Business & Money
Sizable gains return to the market.
With an average appreciation of 18.9 percent since we last ran SNL Financial's dividend data , SNL's safe dividend picks appeared to do well for any market. However, like the fine golden years of the late '90s for all things technology, recent months have returned sizable gains to investors of energy stocks-not what one would expect from slow growth, dividend-paying electric and gas utilities that make up the majority of the SNL Energy universe.
Fortnightly Magazine - September 1 2003
Outdated "wisdom" wastes the nation's electricity infrastructure. Distributed CH&P is the answer.
The use of wasted heat-which now comprises two-thirds of the energy value of the fuels used in generat-ing electricity in this country-may be the most important benefit from using more distributed generation.
The industry continues to debate the costs and technology of automated meter reading, even as some regulators insist on immediate implementation.
With just a few changes in reliability rules, regulators could call on consumer loads to boost power reserves for outages and contingencies.
In proposing a standard market design (SMD), the Federal Energy Regulatory Commission (FERC) makes clear that it wants customers to participate in wholesale power markets, such as by bidding an offer to curtail consumption, increase supply, and reduce upward pressure on prices.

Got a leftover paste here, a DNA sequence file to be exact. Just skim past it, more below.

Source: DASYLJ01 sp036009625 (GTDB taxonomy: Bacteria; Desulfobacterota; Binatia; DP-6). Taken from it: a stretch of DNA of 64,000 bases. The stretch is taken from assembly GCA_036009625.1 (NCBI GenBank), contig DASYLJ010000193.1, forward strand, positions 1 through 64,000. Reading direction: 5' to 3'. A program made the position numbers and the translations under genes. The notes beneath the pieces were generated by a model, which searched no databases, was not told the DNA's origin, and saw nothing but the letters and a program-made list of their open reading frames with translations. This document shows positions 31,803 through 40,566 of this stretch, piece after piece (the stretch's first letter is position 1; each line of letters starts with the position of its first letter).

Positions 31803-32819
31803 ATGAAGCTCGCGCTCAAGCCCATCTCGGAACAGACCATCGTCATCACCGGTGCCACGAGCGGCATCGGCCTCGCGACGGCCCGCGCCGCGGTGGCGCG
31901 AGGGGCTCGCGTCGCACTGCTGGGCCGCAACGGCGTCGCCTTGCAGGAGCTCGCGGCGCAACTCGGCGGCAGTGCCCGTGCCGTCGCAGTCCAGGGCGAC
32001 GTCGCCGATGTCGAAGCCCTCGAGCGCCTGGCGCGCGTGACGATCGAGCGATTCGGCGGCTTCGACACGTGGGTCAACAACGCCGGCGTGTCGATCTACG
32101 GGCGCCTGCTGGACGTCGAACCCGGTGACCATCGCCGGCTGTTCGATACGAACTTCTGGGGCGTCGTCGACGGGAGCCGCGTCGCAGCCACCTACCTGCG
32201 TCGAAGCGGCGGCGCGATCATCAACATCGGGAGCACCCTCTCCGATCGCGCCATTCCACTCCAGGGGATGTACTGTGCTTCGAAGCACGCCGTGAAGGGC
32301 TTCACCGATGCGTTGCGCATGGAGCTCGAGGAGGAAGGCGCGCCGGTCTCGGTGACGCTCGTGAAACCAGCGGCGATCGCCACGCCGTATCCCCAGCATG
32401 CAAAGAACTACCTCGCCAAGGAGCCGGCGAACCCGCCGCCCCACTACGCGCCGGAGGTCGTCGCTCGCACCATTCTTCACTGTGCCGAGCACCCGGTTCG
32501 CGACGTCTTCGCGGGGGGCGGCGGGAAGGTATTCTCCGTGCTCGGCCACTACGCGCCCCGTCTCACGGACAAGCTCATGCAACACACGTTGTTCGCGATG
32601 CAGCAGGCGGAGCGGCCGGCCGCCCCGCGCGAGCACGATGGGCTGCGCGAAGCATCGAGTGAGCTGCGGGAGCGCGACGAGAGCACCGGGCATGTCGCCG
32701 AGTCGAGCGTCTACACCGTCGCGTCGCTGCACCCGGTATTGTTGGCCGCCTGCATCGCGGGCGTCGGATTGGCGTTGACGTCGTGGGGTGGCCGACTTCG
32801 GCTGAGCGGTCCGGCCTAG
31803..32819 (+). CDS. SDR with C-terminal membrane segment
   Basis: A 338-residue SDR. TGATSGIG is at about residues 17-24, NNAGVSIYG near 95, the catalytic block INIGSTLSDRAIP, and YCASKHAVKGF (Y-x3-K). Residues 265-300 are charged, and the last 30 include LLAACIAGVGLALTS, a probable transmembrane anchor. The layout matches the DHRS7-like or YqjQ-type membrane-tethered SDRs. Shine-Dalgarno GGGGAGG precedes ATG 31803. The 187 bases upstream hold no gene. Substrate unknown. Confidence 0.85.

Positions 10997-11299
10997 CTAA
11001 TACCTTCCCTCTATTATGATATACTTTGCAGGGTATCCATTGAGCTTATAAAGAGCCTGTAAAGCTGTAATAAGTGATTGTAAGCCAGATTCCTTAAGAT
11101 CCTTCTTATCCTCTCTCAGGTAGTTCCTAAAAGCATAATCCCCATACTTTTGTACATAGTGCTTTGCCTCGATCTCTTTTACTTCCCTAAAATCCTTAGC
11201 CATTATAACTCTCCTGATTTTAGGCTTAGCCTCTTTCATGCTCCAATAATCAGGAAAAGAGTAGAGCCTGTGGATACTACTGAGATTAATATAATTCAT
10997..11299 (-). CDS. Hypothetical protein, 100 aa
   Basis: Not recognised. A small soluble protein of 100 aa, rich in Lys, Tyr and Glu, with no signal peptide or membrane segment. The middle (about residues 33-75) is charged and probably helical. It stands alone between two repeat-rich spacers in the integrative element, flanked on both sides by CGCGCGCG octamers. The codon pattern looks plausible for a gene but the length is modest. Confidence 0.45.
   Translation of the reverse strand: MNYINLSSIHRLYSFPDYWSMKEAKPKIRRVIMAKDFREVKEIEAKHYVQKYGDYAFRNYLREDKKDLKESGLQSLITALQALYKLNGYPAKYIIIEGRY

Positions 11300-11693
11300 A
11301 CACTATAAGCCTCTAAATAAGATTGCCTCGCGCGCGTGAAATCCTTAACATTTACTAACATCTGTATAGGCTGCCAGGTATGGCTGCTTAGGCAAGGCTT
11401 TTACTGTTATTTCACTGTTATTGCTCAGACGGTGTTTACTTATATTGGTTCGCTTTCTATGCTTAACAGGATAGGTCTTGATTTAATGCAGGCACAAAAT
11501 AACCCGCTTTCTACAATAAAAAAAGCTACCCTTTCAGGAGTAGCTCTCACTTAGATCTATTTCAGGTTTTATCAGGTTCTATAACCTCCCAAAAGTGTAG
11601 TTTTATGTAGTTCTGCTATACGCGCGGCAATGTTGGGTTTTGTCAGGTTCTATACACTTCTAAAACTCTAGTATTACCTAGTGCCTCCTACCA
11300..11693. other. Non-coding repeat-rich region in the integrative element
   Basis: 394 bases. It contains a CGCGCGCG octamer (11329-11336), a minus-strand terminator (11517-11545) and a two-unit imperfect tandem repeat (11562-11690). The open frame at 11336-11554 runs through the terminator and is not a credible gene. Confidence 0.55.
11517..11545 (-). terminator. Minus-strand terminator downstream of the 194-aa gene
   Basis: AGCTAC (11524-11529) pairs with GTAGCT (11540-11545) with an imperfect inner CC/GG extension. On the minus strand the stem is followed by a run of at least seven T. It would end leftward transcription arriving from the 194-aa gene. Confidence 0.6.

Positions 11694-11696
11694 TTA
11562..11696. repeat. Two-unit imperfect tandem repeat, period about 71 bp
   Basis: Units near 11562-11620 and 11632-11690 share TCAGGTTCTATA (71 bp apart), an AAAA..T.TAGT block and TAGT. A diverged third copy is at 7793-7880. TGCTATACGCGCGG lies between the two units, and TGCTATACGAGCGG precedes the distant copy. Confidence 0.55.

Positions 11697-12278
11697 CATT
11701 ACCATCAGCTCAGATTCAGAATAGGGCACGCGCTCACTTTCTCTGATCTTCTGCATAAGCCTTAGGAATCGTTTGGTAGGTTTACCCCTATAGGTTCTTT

"We believe in the direct approach of letting demand bid in the market," says FERC.
Bankruptcy may not be better for ratepayers.
Mirant's board of directors elected Robert N. Dangremond as its chief restructuring officer, following the company's Chapter 11 filing in mid-July. Dangremond is a principal with AlixPartners LLC.
Beth W. Cooper was appointed corporate treasurer of Chesapeake Utilities Corp., headquartered in Dover, Del. Cooper moves from the role of assistant treasurer for the utility.
The crisis of confidence in today's power industry is, at its heart, a crisis of ideas.
The 50 hertz market is poised for growth as the 60 hertz market levels off.
The savvy traveler considers three things when taking electronic equipment abroad: the voltage of the outlet, the type of plug needed, and the power frequency of the destination country. Builders of power plants and their suppliers, however, need concern themselves only with the latter of the three.
The developing jurisdictional battle over authorizing rejection of wholesale power supply agreements is getting white-hot, pitting creditors against ratepayers.